UN/CEFACT aims to bring some light into 'black box' supply chains
Communication is key in the logistics business and making sure you understand each other is ...
The quest to develop a set of standards for data collected from smart containers has taken an important step forward.
The United Nations Centre for Trade Facilitation and Electronic Business (UN/CEFACT) has published its first set of standards which will help interoperability between different systems in the container supply chain.
UN/CEFACT’s Business Requirements Specifications (BRS) initiative was led by smart container technology developer Traxens, which includes CMA GCM and MSC among its shareholders.
“The smart containers BRS project aims to provide clear global standards for the exchange of data to ensure interoperability and easy integration within different systems,” it said.
“Data will be generated once and shared between multiple stakeholders, platforms and systems; improving data exchange, automated workflow and alert generation.
“These new standards will be the basis for API development, bringing technology into every aspect of the supply chain and providing powerful and innovative tools.”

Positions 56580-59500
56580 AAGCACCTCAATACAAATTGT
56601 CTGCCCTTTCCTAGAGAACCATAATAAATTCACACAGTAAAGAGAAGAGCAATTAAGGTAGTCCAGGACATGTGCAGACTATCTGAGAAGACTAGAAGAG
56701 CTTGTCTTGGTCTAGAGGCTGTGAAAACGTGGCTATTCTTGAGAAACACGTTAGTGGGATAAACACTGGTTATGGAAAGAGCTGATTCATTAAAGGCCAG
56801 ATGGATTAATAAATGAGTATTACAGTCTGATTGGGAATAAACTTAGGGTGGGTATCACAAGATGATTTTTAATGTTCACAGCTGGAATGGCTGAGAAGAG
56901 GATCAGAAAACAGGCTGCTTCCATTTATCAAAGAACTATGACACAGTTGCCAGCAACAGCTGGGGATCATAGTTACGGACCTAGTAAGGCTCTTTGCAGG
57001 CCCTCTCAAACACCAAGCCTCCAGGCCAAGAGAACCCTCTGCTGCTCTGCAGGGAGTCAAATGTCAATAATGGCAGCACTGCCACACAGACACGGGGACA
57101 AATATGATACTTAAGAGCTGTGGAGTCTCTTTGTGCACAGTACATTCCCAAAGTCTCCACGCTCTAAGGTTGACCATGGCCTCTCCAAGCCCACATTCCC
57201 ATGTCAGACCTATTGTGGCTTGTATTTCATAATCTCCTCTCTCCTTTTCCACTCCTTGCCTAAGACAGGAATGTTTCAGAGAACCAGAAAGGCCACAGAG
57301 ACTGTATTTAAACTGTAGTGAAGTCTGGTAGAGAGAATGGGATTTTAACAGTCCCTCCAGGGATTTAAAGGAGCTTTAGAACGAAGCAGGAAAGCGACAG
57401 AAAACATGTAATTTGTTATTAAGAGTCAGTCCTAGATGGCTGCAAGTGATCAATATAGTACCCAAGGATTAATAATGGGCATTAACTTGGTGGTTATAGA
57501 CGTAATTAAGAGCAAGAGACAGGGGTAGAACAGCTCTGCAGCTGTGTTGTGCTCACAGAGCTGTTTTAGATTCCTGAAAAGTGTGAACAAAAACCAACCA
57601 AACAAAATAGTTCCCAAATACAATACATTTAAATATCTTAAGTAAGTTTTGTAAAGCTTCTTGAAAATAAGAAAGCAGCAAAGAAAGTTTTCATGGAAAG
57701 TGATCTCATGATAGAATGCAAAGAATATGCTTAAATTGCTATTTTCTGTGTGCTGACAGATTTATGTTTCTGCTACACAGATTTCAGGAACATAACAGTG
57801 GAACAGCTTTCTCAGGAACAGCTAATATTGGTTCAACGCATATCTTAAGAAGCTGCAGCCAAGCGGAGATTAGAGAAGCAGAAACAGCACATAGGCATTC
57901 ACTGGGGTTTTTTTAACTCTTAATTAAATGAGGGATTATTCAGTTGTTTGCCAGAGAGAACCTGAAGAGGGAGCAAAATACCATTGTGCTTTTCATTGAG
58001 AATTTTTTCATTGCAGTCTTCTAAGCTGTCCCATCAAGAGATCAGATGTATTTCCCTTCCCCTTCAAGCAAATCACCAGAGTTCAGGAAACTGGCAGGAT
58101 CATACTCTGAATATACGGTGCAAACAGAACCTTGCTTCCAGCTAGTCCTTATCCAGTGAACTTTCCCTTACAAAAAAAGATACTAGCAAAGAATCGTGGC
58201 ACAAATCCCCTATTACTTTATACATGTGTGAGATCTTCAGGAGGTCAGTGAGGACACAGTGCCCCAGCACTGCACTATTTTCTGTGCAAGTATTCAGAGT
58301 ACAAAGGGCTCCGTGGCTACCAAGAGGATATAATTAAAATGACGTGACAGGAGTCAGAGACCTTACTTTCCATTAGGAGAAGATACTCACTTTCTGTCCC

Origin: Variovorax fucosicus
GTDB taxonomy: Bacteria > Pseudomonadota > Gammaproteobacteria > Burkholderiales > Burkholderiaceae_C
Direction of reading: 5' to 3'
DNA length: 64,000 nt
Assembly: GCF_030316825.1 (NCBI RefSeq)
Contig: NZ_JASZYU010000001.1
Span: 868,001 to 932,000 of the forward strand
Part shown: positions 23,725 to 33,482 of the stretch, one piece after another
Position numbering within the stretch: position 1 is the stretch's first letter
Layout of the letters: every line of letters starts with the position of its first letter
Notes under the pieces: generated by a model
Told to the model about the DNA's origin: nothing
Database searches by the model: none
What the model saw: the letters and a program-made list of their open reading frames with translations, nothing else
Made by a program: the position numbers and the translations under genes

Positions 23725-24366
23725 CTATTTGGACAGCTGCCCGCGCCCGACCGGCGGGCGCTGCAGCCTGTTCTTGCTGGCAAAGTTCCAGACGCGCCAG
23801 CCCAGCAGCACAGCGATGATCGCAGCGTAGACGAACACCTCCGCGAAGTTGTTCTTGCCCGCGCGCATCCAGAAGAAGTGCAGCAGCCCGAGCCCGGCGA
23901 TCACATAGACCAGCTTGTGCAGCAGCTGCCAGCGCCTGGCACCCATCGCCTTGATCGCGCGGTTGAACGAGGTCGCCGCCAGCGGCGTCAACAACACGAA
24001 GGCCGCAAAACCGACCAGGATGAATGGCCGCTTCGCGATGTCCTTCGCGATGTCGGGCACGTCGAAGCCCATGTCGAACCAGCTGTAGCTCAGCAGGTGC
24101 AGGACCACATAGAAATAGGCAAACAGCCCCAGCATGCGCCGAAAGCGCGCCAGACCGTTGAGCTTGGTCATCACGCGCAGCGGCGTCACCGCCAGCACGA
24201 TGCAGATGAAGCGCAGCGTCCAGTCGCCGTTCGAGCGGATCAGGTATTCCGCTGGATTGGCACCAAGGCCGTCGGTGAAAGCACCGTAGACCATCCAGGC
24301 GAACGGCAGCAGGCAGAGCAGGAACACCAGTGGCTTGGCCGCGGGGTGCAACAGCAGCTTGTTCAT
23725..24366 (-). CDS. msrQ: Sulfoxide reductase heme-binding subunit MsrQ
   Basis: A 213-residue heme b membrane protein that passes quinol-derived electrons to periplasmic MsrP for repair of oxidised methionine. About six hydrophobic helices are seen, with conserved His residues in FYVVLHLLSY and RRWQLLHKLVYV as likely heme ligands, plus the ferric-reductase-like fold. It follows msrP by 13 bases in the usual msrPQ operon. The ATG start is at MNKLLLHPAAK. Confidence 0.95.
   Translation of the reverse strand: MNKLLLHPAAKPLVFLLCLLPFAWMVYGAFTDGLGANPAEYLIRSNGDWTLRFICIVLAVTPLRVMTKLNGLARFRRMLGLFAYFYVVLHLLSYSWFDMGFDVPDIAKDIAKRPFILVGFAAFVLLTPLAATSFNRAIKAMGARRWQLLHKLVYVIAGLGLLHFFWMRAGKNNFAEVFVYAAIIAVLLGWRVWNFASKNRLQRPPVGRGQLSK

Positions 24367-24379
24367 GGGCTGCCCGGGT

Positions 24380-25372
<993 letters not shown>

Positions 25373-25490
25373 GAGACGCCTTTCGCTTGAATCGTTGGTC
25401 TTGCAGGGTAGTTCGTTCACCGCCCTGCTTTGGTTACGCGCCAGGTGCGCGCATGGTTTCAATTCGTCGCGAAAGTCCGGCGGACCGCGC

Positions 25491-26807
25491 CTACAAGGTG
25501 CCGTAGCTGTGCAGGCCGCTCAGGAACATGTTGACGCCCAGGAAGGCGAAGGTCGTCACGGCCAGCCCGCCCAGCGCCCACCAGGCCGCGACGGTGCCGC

Interoperability of smart container data has been moving up the agenda over the past year, although many smart containers are already in use, there are no global standards to capture and communicate the array of data they generate consistently and across different modes.
Hanane Becha, innovation & standards senior manager at Traxens, said: “Thanks to smart containers standardised messages, the computer representation of the supply chain will become synchronised with the physical world, increasing the speed and accuracy of decision making, the automation as part of transport and logistics execution and the seamless collaboration between stakeholders.
“Enhanced data will improve visibility and predictability for stakeholders as well as for regulatory agencies that need detailed information on consignments before they arrive at the border.”
Traxens MD Jacques Delort added: “This technology can be combined with other innovations such as blockchain, big data or data pipelines to provide even more uses in the trading community. In all of these cases, though, we see that creating clear, unambiguous message exchange standards will unlock the further potential of enhanced data.”